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North Korean Diplomats Visit Philippines Ahead of Security Forum

Felipe Villamor
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North Korean leader Kim Jong Un (center) inspects the test of an anti-aircraft weapon system at an undisclosed location, May 28, 2017.

A North Korean delegation visited Manila on Wednesday ahead of a regional security summit scheduled for early next month, when Pyongyang is expected to counter pressure on its internationally condemned missile tests.

The delegation was led by North Korean Vice Foreign Minister Choe Hui Chol, who held a meeting with his Filipino counterpart, Alan Peter Cayetano. The visit was not made public until after the delegation had left the Philippine capital.

“The purpose of the visit is to discuss preparations for Foreign Minister Ri Yong Ho’s participation at next week’s meeting of the ASEAN Regional Forum [ARF],” a brief statement said.

The foreign ministry did not respond to queries on what was discussed during the brief visit. But it came as American officials reported heightened North Korean activity at a site in the city of Kusong, on the west of the Korean peninsula, in what security experts say may be a sign of a repeat of a missile launch earlier this month.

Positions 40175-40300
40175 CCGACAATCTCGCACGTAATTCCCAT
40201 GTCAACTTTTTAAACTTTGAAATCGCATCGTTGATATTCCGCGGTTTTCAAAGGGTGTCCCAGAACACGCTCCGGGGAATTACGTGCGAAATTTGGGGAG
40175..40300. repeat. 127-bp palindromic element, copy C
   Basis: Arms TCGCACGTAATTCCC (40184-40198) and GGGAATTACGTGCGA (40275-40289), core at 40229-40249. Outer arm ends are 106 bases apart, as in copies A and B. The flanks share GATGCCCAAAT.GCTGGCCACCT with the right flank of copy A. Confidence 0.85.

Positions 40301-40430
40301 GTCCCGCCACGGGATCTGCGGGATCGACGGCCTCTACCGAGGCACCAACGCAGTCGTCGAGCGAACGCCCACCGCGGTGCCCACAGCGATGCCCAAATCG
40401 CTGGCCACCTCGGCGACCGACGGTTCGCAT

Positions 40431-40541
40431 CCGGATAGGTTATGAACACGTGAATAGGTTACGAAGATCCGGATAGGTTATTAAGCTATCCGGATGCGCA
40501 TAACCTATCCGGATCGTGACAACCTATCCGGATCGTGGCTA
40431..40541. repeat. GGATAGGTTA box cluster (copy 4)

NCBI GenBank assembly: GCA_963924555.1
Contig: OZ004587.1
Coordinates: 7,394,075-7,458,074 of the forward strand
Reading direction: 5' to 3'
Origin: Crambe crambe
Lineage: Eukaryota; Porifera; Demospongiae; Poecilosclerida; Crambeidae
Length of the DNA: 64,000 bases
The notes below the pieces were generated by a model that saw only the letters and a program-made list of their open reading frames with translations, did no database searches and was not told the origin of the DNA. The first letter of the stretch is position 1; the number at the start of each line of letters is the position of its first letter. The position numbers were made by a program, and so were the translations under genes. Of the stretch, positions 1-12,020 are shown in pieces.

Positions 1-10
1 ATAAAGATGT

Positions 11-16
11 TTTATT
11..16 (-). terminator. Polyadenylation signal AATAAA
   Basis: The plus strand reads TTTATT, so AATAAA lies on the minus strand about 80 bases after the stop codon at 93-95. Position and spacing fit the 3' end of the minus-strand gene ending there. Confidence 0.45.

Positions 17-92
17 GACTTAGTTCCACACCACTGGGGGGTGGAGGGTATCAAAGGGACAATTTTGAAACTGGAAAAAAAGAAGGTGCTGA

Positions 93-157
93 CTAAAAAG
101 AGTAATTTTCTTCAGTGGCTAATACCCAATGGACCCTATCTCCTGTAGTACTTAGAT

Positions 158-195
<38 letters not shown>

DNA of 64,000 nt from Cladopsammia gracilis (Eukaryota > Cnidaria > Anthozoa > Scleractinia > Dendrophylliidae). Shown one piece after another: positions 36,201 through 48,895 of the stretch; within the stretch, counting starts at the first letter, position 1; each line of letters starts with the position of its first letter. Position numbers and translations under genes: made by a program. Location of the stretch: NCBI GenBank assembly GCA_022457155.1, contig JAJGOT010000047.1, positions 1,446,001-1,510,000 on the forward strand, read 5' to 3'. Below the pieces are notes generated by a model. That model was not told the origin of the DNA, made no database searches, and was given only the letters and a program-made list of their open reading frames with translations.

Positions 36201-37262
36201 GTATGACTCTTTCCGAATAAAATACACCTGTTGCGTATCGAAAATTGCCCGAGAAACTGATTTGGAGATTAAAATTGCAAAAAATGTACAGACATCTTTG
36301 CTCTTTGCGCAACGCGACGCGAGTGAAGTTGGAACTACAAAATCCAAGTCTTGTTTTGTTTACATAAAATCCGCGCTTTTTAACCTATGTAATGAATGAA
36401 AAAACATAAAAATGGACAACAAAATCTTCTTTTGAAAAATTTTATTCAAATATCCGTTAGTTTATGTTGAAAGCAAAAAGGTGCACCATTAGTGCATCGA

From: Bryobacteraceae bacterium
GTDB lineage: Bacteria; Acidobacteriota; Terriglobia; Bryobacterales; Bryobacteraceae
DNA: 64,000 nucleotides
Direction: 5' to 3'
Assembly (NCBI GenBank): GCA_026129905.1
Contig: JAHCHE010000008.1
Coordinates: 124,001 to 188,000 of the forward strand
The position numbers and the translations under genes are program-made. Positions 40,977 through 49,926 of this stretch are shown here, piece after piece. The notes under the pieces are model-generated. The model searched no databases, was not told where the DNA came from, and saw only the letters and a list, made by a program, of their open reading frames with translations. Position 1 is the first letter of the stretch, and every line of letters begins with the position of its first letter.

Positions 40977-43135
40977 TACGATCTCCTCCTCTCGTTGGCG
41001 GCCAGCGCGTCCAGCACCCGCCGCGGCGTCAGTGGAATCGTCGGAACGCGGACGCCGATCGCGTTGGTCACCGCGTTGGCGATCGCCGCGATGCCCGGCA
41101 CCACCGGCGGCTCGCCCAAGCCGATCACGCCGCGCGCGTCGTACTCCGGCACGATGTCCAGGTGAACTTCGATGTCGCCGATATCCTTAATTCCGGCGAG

Early in 2017, North Korean diplomats warned Manila, as this year’s chairman of the Association of Southeast Asian Nations (ASEAN), to avoid embarrassing Pyongyang during the Aug. 8 ARF meeting, which will be attended by foreign ministers.

The 27-member ARF is Asia’s only security forum that comprises the Philippines, Australia, Bangladesh, Brunei, Cambodia, Canada, China, North Korea, India, Indonesia, Japan, Laos, Malaysia, Mongolia, Myanmar, New Zealand, Pakistan, Papua New Guinea, South Korea, Russia, Singapore, Sri Lanka, Thailand, Timor-Leste, Vietnam, and the United States and European Union.

In May, the Philippines said it supported calls for the denuclearization of the Korean Peninsula and encouraged Pyongyang and Seoul to “continuously engage in peaceful dialogue.”

“While we value the need for transparency and the people's right to information, release of certain pieces of information, whether accurate or inaccurate, can affect national security and regional peace and stability,” the foreign ministry said then.

“As such, we appeal to the sense of responsibility and patriotism of all concerned.”

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